Corporate media, in Brazil, portrayed activists only as potencial terrorists, threats to public safety; the media of big bosses sided with the reppression forces, and applauded police brutality and tear-gas bombing; these wealthy media corporations focused on relatively tiny episodes of violence and vandalism by Black Bloc groups (and maybe des agent provocateurs), who were breaking glasses of junk-food stores or trashing ATM machines and banks; but mainly this mainstream media showed an absolute incapacity to understand the social causes of this phenomenon.

MEdiaWhat I perceive to be lacking in corporate media, I told my comrades, is empathy and in-depth understanding for those who are behind the gas masks or the Black Blac “costumes”; what is lacking is simply the hability to portray the human beings who participate with large-scale social movements in Brazil such as MST (Landless Workers Movements) and Passe Livre (Free Pass Movement); what is lacking, of course, is a media that instead of sucking the cocks of wealthy advertisers, serves the true needs of the national community – especially those who need the most to have their voices heard and amplified by the media apparatus.

June 2013 also had some good news: the upsurge of Ninja Media and A Nova Democracia (The New Democracy), for example, truly independent projects of mass-communication which did an excellent job during the demonstrations; they broadcasted live from the streets and filmed great documentaries about the social movements efervescence in Brazil; they denounced the State’s repressive forces as disproportionate and authoritarian, defended the human rights of protesting citizens, shouted truth to power in their increasingly popular social media (Ninja has reached more than 300.000 fans in its Facebook page, for example).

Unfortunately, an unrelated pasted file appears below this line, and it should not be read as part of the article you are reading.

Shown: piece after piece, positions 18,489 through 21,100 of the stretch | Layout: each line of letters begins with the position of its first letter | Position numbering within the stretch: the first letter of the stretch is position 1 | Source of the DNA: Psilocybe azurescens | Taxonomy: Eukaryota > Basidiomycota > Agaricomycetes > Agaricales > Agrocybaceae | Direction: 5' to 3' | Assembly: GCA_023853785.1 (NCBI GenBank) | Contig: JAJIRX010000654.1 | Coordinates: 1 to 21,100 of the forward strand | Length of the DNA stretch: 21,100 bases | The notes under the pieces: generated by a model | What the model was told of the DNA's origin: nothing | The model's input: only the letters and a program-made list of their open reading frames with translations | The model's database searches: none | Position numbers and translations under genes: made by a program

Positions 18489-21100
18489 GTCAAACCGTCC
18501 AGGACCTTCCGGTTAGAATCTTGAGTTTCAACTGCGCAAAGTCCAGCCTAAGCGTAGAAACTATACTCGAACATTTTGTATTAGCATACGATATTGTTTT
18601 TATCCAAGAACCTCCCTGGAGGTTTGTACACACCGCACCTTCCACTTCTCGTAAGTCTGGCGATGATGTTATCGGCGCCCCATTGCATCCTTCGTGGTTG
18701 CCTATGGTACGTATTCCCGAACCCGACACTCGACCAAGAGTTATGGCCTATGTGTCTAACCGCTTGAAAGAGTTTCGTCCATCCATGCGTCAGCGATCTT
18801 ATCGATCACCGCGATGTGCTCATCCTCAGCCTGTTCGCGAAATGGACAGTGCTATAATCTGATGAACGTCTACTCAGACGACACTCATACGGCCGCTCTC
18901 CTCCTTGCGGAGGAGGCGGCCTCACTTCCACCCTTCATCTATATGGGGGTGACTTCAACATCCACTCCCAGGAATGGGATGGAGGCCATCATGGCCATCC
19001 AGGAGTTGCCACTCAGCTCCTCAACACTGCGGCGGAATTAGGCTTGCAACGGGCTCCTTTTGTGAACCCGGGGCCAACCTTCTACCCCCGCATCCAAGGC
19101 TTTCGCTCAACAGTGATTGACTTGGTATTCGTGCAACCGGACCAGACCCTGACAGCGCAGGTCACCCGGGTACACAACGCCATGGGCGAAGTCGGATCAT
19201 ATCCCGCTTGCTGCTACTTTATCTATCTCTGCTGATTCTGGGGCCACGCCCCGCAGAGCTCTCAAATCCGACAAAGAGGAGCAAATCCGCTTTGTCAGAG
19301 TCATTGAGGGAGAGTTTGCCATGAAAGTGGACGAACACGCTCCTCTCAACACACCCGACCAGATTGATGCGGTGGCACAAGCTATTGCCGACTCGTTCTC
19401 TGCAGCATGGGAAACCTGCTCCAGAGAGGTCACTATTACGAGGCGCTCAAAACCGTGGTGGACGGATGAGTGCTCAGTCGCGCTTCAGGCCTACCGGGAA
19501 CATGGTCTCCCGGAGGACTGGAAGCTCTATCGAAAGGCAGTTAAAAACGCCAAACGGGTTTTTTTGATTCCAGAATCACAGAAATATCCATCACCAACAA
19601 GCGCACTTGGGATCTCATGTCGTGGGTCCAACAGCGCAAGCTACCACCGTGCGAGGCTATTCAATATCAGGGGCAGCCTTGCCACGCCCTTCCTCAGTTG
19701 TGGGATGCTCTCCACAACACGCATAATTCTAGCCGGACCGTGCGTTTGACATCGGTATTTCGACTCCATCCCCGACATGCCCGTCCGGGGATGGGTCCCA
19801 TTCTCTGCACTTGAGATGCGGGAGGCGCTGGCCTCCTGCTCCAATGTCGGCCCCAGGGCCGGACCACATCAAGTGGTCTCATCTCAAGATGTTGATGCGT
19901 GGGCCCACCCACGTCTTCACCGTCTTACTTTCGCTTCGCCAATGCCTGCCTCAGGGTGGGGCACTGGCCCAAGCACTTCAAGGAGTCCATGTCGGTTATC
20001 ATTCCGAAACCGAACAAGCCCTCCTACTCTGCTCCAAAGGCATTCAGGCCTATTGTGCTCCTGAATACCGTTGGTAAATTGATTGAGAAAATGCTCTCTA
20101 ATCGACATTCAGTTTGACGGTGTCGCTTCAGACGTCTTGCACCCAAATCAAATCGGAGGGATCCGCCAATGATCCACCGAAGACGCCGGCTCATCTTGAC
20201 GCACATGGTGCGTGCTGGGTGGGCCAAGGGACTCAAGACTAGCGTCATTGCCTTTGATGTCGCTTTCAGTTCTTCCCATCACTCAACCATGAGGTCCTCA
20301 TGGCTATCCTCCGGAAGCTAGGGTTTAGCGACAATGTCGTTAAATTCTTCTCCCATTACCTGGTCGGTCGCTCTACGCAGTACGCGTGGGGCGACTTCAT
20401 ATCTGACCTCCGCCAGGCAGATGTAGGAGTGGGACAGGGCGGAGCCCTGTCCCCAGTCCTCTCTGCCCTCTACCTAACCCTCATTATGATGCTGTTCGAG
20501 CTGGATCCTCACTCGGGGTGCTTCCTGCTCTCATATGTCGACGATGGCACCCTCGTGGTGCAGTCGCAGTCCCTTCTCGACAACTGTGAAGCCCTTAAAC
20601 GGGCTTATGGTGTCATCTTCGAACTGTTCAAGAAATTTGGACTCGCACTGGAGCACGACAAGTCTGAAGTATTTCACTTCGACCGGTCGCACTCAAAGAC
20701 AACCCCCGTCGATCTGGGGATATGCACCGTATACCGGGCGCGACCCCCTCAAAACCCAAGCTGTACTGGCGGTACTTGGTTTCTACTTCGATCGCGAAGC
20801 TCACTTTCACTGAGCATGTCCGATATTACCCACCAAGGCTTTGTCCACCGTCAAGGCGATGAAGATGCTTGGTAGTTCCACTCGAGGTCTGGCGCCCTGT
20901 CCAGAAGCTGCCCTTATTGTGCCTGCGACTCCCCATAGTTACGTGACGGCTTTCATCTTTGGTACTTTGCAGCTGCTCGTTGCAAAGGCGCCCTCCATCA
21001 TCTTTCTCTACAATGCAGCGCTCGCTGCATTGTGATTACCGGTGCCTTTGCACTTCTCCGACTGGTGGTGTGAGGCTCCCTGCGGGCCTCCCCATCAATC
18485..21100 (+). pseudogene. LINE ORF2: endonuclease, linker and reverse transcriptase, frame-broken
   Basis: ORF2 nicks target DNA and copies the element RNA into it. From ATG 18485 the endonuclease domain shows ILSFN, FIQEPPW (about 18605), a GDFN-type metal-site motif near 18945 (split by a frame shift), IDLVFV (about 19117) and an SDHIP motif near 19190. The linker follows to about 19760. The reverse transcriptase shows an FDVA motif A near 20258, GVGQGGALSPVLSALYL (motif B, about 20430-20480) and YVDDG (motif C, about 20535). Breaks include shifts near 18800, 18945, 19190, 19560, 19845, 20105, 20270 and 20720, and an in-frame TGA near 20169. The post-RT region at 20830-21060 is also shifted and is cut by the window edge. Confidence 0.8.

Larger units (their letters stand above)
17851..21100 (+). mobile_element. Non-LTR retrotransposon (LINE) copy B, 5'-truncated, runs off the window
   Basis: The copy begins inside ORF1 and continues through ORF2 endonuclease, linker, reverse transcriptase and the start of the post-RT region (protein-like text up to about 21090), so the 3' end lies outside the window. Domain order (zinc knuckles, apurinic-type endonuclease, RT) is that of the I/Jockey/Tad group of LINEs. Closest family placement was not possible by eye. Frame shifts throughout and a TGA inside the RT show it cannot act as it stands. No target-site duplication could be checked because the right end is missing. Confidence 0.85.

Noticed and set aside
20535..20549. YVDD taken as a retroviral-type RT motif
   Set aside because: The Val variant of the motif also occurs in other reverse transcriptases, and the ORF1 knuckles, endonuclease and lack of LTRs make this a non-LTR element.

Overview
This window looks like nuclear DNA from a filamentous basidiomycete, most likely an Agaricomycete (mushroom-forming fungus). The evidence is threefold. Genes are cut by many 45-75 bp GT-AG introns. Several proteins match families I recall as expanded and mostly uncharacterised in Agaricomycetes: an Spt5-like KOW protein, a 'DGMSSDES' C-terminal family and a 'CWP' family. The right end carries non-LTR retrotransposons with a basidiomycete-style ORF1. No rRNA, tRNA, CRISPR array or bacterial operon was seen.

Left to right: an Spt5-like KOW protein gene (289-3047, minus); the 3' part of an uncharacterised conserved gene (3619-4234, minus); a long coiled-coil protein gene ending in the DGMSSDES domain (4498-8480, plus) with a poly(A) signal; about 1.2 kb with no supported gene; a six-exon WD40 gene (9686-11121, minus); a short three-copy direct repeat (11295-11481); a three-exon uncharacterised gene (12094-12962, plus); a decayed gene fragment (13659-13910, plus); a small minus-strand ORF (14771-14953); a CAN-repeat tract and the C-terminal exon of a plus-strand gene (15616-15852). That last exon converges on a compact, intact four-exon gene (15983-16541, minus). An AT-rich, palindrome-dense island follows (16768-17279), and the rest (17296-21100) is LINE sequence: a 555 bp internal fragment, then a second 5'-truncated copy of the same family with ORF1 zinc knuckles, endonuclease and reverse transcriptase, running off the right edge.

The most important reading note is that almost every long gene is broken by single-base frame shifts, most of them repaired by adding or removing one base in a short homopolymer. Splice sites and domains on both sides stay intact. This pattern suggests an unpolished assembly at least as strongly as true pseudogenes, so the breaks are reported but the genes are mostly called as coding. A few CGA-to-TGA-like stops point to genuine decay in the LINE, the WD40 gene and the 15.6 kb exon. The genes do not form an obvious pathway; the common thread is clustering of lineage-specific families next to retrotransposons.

Unfortunately, most of the Brazilian population is still under the spell of the brainwashing machine called Mass Media. Our indigenous peoples, for example, are suffering terribly from the construction of big dams; from massive deforestation at the behest of cattle ranchers and agribusiness corporations; from the onslaught of the bulldozers courtesy of the doctrine of Development and Economic Growth.

In the Brazilian province of Mato Grosso – which one of Brazil’s most influential anthropologists, Eduardo Viveiros de Castro, deems our own Gaza Strip – the indigenous populations are being treated like trash, to be swept to the slums (or simply out of existence). They have been kicked out of their ancient and cherished lands in order for money to be made in complete disregard to environmental destruction. Nowadays, one of the hugest suicide rates in Latin America is among Mato Grosso’s native populations. The corporate media, in general, is an accomplice to this genocide.

Many people had lots of interesting things to say about their own experiences as publishers of alternative media experiments. One problem that seems to plague us all is this: we try to write in order to give voice to the voiceless, provide visibility to the invisible, speak truth to power, and so forth and so on. I love this ideas and ideals. But the problem is: if you’re tiny anarchist newspaper who gives voice to voiceless is only read by 100 readers, isn’t this newspaper itself voiceless? Isn’t it devoid of broad social impact?

So, the main focus of our discussion ended up being this: how can we break the confines of a small reading audience? How can we reach a wider audience for our messages which are so dissonant in comparison with mass media crap? How to avoid falling into the trap of “preaching to the converted”? Can an anarchist media experiment go beyond the “inner communication” amongst the tribe of anarchists and socialists and sympathizers, and actually get its messages across to all society? And, last but not least, how can we use most effectively the high-tech tools – WWW and Social Media – in order to transcend the individual medias isolation and create big networks of resistance?

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TO BE CONTINUED….

Blogged from the Peoples Social Forum’s Media Center, 24/08/14.
Ottawa, Ontario, Canada. Read part 1 and part 2 of this Awestruck Wanderer’s special coverage.